Occasionally, from tragedy, something new and magnificent is born into this world. Throughout the current worldwide crisis and raging meltdown, Seeroi Sensei stayed locked down and got busy, until the inevitable happened. And so it’s with great pleasure that I’m able to announce the delivery of Ken’s first.Continue reading “A Happy Accident in Japan”
Sometimes what I like best about Japan is simply that it’s not the U.S. Not that I’m bagging on the land that invented deep-fried Snickers or anything. We all know it’s the greatest country on earth. Just ask any American.
Question those fine, flag-waving patriots about what they value most, and it won’t be long before someone belts out “freedom.” Because that’s the American way. Shouting. Loudness and freedom are baked into U.S. culture like apples to a pie. The Japanese response is necessarily softer, possessed as we are with the Spock-like ability to read each other’s minds. Here, that same question would be answered with “social responsibility,” or perhaps “the righteous thrill of blaming others.” Nyeh, same thing.Continue reading “Social Responsibility in Japan”
Yep, nothing like a pandemic to test one’s commitment to a cause. And until a couple months ago, I was largely settled on the idea of living in Japan forever. I appreciate all aspects of this country, from the mountains to the oceans, and all the convenience stores in between. Japan’s a wondrous neon land of late-night karaoke, bullet trains, and spotless neighborhoods, maintained by an upstanding citizenry steadfastly dumping broken stereos and microwaves into the forest. Gotta admire the conscientiousness. I like everything about Japan except the people.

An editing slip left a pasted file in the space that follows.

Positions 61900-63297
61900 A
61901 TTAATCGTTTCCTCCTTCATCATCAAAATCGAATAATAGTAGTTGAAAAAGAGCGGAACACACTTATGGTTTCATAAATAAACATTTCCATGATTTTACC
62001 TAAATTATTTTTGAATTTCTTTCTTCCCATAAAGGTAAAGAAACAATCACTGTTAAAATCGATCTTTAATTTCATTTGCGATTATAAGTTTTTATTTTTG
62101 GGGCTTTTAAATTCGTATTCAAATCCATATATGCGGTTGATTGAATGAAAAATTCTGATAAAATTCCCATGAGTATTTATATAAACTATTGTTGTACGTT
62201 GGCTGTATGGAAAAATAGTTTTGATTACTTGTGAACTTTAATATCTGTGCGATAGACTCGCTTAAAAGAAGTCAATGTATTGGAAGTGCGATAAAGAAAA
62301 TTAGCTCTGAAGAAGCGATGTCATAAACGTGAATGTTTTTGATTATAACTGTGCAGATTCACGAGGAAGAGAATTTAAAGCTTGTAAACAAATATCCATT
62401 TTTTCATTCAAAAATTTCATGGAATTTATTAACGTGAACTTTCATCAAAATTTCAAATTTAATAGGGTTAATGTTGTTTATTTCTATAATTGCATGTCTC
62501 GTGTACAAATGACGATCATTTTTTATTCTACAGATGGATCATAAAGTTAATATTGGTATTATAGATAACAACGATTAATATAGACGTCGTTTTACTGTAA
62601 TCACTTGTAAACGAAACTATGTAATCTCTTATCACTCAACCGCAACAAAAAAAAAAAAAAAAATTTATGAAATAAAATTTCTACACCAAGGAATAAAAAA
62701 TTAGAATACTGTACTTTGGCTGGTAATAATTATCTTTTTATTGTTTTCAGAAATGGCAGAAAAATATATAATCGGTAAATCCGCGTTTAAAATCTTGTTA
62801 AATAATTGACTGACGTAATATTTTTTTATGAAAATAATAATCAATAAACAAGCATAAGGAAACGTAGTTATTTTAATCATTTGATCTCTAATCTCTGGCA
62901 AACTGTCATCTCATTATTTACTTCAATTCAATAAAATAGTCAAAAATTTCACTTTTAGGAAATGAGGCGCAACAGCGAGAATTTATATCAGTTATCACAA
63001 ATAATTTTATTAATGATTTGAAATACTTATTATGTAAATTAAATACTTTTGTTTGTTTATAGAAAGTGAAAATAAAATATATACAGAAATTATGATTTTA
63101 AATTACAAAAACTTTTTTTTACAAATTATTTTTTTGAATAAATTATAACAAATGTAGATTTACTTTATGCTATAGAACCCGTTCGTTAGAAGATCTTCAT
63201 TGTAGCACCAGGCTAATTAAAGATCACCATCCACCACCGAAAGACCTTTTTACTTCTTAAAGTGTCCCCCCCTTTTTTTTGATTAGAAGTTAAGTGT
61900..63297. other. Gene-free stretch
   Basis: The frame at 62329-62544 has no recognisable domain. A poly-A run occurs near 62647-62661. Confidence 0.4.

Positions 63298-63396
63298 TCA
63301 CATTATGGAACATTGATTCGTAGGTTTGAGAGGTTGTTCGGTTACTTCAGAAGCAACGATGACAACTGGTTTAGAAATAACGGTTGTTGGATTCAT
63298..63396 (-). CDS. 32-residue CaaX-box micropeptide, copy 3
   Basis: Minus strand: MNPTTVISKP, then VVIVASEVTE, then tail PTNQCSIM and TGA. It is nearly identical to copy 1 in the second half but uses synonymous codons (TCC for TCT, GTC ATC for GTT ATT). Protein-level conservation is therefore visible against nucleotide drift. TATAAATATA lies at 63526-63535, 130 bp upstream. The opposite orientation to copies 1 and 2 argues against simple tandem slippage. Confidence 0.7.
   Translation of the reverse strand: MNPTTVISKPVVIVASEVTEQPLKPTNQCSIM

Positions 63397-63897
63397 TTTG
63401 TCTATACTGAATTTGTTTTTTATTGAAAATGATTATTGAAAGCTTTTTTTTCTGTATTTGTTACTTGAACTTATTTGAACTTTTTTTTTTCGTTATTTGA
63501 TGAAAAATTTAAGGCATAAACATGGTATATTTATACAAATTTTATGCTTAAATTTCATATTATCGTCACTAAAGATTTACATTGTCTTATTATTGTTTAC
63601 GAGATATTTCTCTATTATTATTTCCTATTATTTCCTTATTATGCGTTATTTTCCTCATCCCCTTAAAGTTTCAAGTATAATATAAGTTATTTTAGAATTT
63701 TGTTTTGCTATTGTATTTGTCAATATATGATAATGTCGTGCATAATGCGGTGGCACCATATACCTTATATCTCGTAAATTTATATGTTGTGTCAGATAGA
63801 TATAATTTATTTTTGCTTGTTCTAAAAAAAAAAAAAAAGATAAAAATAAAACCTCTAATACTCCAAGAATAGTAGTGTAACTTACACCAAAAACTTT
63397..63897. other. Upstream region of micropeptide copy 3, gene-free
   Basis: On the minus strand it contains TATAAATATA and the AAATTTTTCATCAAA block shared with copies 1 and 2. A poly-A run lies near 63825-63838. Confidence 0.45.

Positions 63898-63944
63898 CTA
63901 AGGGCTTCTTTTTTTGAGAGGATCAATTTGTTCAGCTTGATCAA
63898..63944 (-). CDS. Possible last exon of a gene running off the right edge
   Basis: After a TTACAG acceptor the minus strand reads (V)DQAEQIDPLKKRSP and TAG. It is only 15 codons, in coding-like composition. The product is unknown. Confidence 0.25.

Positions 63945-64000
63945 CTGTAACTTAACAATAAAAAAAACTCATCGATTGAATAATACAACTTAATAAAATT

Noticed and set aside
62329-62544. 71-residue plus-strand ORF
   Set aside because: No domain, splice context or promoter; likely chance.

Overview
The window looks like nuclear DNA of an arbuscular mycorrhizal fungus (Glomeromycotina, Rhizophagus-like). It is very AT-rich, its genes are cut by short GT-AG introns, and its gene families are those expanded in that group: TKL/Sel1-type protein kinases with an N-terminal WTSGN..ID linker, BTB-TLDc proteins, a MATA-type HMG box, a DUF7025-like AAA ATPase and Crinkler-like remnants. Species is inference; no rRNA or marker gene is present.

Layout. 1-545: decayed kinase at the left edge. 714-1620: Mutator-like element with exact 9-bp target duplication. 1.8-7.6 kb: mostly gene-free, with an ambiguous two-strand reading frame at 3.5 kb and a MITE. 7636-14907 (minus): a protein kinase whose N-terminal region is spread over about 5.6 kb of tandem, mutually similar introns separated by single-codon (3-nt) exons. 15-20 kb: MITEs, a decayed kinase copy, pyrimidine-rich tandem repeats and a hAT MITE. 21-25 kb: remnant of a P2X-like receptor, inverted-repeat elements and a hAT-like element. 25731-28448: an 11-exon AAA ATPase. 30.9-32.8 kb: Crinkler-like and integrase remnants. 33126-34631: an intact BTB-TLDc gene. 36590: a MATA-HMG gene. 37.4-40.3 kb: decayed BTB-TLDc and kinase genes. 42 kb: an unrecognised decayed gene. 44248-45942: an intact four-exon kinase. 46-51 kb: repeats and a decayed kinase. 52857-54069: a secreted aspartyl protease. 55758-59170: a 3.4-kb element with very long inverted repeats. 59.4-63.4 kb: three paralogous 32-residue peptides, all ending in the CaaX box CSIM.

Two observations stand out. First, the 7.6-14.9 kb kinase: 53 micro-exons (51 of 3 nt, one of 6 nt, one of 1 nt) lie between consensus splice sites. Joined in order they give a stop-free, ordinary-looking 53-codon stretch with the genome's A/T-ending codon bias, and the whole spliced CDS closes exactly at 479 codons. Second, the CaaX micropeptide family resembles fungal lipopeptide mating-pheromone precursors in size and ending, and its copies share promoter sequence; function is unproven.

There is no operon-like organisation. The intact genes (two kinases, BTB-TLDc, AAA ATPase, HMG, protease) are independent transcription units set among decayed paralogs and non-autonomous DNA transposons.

And of course, there were the ladies. Chatting up random birds in bars, restaurants, the Unemployment Bureau. “Come here often for government assistance? Me too. We’ve so much in common. Let’s hang out.” They say working on a hobby keeps your brain healthy, and you know Ken Seeroi ain’t trying to get no Alzheimer’s.Continue reading “Enduring Japan During the Crisis”
I recently looked for a new apartment in Japan. The very first realtor I called stated flatly, “We don’t do business with foreigners.” I was like, Ohh . . . kayyy . . . This pattern has played out enough during my years here that I’m pretty used to it. I’ll go get my shoe shine box now.
But eventually, I secured a room from someone brave enough to rent to a white guy, then set about getting a parking place. Fortunately, there was a dirt lot full of weeds just down the street advertising open spots, so I dialed the number.
“Sorry, we had past trouble with a foreigner,” said the man on the other end.
“In a dirt lot?” I started, “what could possibly . . .” but then a different thought popped into mind. “What kind of foreigner?”Continue reading “Stop Saying “Gaijin” and “Gaikokujin””
And then suddenly there was no toilet paper. I first knew things were heating up when the girls at Starbucks all started wearing face masks. It’s not uncommon for people to wear them on the street or in the train, but to see service staff looking like hospital orderlies was a bit disturbing. Of course, I had on a mask too, so our interaction went something like,
“Wrrcome tr Srbucks, mray I trk yr rrrder?”
“Mray I trk yr rrrder?”
“Grrrnde crrffee prrease.”
I also discovered it’s pretty hard to drink coffee while wearing a mask and without touching the cup. So I bought a bag of beans and resolved to start brewing up at home.Continue reading “Coronavirus, Japan 2020”